Author(s)  
Surendrakumar Bagde, Dennis Epple, Lowell J. Taylor

Public policy in modern India features affirmative action programs intended to reduce inequality that stems from a centuries-old caste structure and history of disparate treatment by gender. We study the effects of one such affirmative action program-an admissions policy that fixes percentage quotas, common across more than 200 engineering colleges, for disadvantaged castes and for women. We show that the program increases college attendance of targeted students, particularly at relatively higher-quality institutions. An important concern is that affirmative action might harm intended beneficiaries by placing them in academic programs for which they are ill-prepared. We find no evidence of such adverse impacts.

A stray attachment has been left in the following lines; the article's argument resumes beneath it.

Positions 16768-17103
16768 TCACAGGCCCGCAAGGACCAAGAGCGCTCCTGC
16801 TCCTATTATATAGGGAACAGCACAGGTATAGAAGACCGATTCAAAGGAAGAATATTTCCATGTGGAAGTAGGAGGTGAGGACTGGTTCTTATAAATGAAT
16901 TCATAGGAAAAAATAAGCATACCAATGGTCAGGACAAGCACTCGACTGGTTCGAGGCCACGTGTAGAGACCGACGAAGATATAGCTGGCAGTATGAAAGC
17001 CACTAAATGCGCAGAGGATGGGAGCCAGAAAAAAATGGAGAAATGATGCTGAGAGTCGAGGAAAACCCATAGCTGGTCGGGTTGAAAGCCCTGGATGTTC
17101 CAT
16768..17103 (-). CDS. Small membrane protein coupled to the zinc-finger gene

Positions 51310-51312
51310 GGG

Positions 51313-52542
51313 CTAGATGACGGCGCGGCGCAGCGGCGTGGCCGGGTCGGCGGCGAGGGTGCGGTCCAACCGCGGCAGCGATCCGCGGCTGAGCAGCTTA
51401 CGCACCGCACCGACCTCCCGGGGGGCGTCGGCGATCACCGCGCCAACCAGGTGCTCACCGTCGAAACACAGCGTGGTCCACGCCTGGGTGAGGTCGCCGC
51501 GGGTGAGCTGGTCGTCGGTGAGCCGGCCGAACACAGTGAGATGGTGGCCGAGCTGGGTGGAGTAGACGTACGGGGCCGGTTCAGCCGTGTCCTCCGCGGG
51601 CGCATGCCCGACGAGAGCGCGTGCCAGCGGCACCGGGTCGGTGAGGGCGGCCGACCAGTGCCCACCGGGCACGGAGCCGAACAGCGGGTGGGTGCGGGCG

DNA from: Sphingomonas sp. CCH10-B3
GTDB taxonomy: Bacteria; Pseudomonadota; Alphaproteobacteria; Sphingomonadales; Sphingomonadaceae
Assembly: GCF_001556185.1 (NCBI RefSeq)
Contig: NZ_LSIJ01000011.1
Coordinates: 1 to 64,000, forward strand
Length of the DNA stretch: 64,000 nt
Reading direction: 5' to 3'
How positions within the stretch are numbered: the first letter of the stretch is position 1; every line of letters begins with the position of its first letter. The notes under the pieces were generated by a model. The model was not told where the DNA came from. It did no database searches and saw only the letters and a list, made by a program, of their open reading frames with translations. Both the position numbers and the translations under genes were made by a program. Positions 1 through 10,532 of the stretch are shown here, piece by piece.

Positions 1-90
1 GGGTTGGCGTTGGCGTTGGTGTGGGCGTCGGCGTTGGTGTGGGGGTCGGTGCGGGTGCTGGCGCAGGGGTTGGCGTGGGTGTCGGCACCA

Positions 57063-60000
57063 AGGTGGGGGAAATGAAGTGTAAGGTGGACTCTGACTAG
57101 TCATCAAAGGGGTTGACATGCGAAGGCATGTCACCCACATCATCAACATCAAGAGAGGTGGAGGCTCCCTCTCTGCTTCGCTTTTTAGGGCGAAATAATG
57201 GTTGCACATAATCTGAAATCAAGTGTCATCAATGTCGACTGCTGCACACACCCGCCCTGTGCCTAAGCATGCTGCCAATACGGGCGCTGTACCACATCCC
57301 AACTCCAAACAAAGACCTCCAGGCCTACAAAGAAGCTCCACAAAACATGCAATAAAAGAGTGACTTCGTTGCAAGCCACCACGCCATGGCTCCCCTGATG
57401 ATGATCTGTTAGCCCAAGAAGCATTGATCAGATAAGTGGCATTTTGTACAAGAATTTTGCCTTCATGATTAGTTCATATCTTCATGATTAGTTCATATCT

Publication Type  
Article
Journal  
American Economic Review
Volume  
106
Issue Number  
6
Pages  
1495-1521
Keywords  
college quality
Affirmative Action
educational achievement